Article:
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Version: ZIO 2.x

Global Shared State

Ref

One of the common use cases for Ref is to manage the state of applications, especially in concurrent environments. We can use the Ref data type, which is a purely functional description of a mutable reference.

Note:

In this section, we will only cover the basic usage of the Ref data type. To learn more details about the Ref, especially its usage in concurrent programming, please refer to the Ref page on the concurrency section.

In the previous page, we have learned how to use recursive functions to manage the state of our application. However, this approach has the following drawbacks:

  • We cannot share the state between multiple fibers.
  • Sometime, writing the application logic is a bit tedious. It is somehow awkward to pass the state using function parameters.

Thanks to the Ref data type, we can easily use the Ref data type to manage the state of our application, whether we need concurrency or not.

In the previous section, we learned that we can have state management, even for effectful operations. Here is the last example we tried:

import zio._

def inputNames: ZIO[Any, String, List[String]] = {
def loop(names: List[String]): ZIO[Any, String, List[String]] = {
Console.readLine("Please enter a name or `q` to exit: ").orDie.flatMap {
case "q" =>
ZIO.succeed(names)
case name =>
loop(names appended name)
}
}

loop(List.empty[String])
}

This code can be rewritten using the Ref type, which is simpler than the previous one:

import zio._

def getNames: ZIO[Any, String, List[String]] =
Ref.make(List.empty[String])
.flatMap { ref =>
Console
.readLine("Please enter a name or 'q' to exit: ")
.orDie
.repeatWhileZIO {
case "q" => ZIO.succeed(false)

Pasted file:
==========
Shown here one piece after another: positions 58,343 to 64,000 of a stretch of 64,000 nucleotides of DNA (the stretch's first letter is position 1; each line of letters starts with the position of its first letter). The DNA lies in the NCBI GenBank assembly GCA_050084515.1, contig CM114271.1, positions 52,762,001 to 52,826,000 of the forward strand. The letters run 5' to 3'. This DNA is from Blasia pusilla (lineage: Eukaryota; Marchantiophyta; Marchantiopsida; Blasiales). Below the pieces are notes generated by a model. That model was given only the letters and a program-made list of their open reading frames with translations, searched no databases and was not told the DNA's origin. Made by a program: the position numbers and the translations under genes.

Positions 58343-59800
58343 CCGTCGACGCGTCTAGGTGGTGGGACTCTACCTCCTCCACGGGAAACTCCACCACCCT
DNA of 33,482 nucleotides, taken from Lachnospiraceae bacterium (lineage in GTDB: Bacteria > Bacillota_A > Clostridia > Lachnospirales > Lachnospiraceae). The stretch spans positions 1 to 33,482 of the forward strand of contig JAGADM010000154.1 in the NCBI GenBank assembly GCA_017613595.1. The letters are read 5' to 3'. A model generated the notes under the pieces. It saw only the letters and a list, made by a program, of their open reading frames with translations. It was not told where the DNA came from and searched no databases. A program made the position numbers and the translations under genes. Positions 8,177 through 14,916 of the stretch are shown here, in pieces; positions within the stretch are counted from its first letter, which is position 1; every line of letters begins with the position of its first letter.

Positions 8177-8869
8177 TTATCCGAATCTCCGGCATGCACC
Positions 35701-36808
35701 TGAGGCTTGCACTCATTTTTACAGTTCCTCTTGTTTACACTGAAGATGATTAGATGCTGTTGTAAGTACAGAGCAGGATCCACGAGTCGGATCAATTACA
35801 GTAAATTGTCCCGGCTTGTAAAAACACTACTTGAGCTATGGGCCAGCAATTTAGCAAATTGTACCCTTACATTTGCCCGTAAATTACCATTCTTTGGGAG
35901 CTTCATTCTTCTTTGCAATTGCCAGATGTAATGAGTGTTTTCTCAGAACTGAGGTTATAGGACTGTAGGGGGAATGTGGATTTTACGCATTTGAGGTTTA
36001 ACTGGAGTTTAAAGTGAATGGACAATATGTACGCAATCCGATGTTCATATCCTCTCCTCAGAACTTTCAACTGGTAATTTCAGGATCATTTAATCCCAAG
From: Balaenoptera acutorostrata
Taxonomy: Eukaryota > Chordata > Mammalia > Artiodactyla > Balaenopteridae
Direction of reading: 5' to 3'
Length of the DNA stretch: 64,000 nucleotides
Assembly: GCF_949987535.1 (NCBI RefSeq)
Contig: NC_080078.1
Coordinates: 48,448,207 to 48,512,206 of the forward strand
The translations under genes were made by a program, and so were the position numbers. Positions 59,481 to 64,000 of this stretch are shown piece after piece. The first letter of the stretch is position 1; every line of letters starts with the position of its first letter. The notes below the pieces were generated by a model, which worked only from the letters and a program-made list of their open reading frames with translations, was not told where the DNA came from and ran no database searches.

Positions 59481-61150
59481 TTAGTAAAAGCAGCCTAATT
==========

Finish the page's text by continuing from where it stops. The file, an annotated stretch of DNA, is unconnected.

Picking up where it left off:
case name => ref.update(_ appended name).as(true)
} *> ref.get
}

First, we created a mutable reference to the initial state value, which is an empty list. Then, we read from the console repeatedly until the user enters the "q" command. Finally, we got the value of the reference and returned it.

Note:

All the operations on the Ref data type are effectful. So when we are reading from or writing to a Ref, we are performing an effectful operation.

Now that we have learned how to use the Ref data type, we can use it to manage the state concurrently. For example, assume while we are reading from the console, we have another fiber that is trying to update the state from a different source:

import zio._

def getNames: ZIO[Any, String, List[String]] =
for {
ref <- Ref.make(List.empty[String])
f1 <- Console
.readLine("Please enter a name or 'q' to exit: ")
.orDie
.repeatWhileZIO {
case "q" => ZIO.succeed(false)
case name => ref.update(_ appended name).as(true)
}.fork
f2 <- ZIO.foreachDiscard(Seq("John", "Jane", "Joe", "Tom")) { name =>
ref.update(_ appended name) *> ZIO.sleep(1.second)
}
.fork
_ <- f1.join
_ <- f2.join
v <- ref.get
} yield v

Counter Example

Let's write a counter using the Ref data type:

import zio._

case class Counter(value: Ref[Int]) {
def inc: UIO[Unit] = value.update(_ + 1)
def dec: UIO[Unit] = value.update(_ - 1)
def get: UIO[Int] = value.get
}

object Counter {
def make: UIO[Counter] = Ref.make(0).map(Counter(_))
}

Here is the usage example of the Counter:

import zio._

object MainApp extends ZIOAppDefault {
def run =
for {
c <- Counter.make
_ <- c.inc
_ <- c.inc
_ <- c.dec
_ <- c.inc
v <- c.get
_ <- ZIO.debug(s"This counter has a value of $v.")
} yield ()
}

We can use this counter in a concurrent environment, e.g. in a RESTful API to count the number of requests. But for just an example, let's concurrently update the counter:

import zio._

object MainApp extends ZIOAppDefault {
def run =
for {
c <- Counter.make
_ <- c.inc <&> c.inc <&> c.dec <&> c.inc
v <- c.get
_ <- ZIO.debug(s"This counter has a value of $v.")
} yield ()
}